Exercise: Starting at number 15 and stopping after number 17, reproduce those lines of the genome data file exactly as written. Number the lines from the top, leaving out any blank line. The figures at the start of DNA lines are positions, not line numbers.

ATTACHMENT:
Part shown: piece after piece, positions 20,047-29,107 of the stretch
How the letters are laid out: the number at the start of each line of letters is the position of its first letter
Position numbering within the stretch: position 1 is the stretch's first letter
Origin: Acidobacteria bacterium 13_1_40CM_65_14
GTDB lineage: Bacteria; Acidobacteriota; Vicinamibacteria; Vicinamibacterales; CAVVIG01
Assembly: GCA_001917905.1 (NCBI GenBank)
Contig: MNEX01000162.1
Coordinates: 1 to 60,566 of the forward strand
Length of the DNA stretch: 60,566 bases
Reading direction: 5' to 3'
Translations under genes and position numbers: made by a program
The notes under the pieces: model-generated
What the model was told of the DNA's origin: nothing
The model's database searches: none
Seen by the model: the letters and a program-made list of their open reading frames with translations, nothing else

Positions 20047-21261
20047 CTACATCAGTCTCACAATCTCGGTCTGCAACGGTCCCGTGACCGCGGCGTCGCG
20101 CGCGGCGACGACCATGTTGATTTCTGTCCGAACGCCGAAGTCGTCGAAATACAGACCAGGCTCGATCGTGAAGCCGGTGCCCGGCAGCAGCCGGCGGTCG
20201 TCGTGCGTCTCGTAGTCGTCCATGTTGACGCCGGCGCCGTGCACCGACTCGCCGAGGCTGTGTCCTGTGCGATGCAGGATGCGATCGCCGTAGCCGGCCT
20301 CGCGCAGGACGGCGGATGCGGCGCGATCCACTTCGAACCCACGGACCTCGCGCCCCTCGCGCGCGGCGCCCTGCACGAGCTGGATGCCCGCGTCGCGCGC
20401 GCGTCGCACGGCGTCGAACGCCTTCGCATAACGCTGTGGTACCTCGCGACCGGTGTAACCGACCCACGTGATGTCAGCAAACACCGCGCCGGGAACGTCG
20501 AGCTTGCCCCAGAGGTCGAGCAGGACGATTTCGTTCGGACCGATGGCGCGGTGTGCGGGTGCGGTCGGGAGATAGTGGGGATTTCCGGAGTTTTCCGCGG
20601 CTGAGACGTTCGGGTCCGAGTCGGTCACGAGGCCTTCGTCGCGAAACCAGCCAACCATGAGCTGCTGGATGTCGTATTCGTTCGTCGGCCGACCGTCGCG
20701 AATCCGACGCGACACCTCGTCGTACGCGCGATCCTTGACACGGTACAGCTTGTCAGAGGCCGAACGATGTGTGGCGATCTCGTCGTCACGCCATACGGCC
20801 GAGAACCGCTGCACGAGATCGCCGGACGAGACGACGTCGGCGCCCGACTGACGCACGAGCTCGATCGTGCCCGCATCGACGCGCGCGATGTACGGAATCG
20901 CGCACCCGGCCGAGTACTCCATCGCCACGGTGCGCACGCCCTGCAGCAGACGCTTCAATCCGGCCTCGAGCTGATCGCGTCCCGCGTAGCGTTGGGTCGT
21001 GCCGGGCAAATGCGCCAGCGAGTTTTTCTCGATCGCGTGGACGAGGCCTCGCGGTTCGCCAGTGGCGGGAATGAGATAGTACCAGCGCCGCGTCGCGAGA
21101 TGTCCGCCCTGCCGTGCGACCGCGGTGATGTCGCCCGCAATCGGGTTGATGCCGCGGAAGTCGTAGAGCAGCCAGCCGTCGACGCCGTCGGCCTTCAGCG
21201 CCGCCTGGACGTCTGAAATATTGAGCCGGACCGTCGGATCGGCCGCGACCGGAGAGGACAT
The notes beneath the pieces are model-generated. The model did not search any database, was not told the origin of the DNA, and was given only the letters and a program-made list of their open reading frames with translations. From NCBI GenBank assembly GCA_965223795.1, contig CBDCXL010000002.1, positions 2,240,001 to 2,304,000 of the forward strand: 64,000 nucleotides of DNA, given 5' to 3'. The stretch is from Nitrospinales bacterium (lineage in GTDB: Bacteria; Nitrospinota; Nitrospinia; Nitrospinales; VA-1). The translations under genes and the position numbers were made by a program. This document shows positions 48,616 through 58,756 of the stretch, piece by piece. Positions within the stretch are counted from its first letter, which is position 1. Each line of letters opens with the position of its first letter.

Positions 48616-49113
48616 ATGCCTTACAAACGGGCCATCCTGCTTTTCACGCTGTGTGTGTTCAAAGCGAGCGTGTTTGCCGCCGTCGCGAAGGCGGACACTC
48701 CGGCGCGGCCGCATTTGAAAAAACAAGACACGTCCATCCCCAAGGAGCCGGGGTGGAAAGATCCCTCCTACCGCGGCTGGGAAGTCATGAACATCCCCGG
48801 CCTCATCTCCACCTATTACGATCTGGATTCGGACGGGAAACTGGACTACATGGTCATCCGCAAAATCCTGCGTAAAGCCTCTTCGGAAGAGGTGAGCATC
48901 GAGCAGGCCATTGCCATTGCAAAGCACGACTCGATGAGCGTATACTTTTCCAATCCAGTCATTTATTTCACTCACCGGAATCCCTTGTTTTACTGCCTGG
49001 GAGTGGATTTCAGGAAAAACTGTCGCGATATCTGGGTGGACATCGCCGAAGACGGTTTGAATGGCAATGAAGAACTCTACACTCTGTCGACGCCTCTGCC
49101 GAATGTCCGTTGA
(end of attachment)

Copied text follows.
Seen by the model: the letters and a program-made list of their open reading frames with translations, nothing else

Positions 20047-21261
20047 CTACATCAGTCTCACAATCTCGGTCTGCAACGGTCCCGTGACCGCGGCGTCGCG